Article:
More specifically, witnesses told MEE that they believe the RSF has exploited the recent violence in el-Geneina, which the paramilitary took full control of in early November, to hide evidence of atrocities committed in 2019 and 2021 at the nearby Krinding IDP camps.

The Rapid Support Forces had not responded to MEE’s request for comment at the time of publication.

Targeted killing

In 2019 and again in 2021, Arab militias – some wearing RSF uniforms – stormed Krinding, which is populated mostly by Masalit people.

The attacks left hundreds of people dead. Lawyers and human rights activists told MEE that activists and lawyers investigating the atrocities had been targeted, with four of them killed in the last month and others pursued on earlier occasions. 

“Every single one of the 16 lawyers and human rights defenders investigating the cases at Krinding has been targeted by the RSF and its allied militias,” Ahmed Hajar, a lawyer and activist, told MEE. “Four of them have been killed in recent attacks.”

'Every single one of the 16 lawyers and human rights defenders investigating the cases at Krinding has been targeted by the RSF and its allied militias'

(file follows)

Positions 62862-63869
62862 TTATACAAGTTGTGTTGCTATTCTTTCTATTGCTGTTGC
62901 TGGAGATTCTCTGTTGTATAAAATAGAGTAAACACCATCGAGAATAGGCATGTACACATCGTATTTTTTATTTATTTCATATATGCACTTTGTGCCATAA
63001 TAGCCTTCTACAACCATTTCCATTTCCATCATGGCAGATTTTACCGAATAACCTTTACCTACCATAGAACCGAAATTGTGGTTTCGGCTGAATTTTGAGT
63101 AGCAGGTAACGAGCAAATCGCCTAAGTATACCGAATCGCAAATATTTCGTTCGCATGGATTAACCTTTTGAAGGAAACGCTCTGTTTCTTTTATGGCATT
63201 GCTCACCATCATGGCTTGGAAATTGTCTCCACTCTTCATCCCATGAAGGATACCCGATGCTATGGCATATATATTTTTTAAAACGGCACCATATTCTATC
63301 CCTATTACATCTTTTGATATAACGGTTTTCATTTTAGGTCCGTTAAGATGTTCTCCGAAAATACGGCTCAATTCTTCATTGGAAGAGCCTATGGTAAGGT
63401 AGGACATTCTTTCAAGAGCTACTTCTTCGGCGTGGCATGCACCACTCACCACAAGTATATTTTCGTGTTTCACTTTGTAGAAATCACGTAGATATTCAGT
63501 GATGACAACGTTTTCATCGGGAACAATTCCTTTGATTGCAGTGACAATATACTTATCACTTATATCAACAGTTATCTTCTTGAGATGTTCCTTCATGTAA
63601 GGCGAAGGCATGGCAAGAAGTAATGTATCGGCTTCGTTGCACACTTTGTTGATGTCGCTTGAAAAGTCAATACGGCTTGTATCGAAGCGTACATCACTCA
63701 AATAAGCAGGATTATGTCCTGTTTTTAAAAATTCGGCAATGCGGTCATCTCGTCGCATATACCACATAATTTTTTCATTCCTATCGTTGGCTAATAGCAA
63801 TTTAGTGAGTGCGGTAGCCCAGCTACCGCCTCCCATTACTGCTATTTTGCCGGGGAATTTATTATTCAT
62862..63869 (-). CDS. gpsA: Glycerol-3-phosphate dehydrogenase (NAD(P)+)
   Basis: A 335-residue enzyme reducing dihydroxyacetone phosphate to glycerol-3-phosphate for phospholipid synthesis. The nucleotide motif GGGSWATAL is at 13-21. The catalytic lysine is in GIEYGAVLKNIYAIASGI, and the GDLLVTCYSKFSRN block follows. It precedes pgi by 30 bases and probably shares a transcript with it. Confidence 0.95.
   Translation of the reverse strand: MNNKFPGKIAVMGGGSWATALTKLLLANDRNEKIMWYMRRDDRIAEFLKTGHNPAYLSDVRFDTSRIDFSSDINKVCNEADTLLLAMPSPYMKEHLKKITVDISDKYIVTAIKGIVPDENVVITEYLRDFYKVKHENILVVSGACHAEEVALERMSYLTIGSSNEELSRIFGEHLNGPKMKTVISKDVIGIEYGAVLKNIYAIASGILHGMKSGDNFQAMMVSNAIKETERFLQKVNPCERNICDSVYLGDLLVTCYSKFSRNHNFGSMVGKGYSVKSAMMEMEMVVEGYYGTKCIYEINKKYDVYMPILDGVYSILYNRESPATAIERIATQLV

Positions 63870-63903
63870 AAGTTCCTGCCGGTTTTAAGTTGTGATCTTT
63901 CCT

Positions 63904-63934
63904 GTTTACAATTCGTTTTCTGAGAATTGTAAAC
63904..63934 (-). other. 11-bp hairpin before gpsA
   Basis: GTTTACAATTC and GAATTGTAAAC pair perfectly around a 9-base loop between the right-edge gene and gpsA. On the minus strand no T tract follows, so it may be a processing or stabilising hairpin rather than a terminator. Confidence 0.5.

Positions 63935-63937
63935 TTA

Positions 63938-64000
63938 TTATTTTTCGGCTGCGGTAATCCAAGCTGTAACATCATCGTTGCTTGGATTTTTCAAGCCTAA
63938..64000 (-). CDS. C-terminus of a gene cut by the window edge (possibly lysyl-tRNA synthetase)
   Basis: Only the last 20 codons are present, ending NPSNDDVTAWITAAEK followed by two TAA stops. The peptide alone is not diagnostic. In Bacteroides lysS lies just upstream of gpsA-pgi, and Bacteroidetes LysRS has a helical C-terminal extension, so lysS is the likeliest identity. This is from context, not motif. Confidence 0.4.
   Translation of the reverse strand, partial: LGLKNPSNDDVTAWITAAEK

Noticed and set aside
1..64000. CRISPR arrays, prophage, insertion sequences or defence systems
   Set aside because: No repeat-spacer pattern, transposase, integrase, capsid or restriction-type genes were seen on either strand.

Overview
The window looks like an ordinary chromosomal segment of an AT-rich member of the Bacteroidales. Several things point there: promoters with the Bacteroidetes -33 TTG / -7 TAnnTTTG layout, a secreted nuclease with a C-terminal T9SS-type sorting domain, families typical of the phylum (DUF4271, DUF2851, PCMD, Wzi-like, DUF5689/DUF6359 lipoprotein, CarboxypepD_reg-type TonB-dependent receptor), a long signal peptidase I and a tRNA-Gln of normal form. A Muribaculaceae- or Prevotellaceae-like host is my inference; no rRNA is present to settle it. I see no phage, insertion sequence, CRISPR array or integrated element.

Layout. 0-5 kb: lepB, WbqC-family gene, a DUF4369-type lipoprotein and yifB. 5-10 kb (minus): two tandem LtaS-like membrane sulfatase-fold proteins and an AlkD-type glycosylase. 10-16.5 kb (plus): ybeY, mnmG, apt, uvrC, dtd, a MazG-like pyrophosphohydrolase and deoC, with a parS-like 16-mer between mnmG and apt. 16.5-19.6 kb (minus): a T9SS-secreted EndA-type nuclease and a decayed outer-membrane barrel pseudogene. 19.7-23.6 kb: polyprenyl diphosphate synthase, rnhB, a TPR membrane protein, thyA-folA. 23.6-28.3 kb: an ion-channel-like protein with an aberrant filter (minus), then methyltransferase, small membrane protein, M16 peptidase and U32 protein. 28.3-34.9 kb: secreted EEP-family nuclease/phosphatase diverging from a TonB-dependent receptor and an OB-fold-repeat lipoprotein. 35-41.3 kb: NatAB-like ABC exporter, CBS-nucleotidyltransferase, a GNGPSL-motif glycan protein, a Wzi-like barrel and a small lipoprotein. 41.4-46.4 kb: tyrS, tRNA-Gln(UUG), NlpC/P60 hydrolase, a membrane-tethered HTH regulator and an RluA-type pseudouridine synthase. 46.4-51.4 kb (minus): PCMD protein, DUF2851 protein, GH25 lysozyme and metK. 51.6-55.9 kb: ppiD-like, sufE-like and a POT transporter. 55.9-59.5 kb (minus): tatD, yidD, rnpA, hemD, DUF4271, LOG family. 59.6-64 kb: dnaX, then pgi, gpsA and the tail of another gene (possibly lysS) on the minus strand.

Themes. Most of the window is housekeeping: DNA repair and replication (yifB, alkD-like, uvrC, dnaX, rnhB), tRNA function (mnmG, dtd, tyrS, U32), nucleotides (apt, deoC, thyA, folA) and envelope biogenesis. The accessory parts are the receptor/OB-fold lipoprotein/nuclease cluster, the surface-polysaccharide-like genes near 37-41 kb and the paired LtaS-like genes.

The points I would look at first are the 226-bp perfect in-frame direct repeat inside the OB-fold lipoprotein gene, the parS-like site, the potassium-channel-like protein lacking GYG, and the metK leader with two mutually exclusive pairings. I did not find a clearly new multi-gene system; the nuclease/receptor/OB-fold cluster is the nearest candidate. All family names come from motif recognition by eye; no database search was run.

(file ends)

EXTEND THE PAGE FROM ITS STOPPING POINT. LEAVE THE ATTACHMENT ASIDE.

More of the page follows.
Ahmed Hajar, lawyer

Hajar said he had been attacked himself by an “unknown militia in front of my office” after the war in Sudan began in April this year. “I know that this was intentional because of my role in the investigation and the trial of the 2019 massacre,” he said.

Two other lawyers confirmed that revenge attacks and killings had taken place against anyone who had evidence of what happened during the massacres at the camp.

“Around 40 lawyers have been attacked in and around el-Geneina and have fled to Adre in Chad, being tracked until they crossed the border,” one of the lawyers, who cannot be named for security reasons, told MEE from the town on the Chad-Sudan border.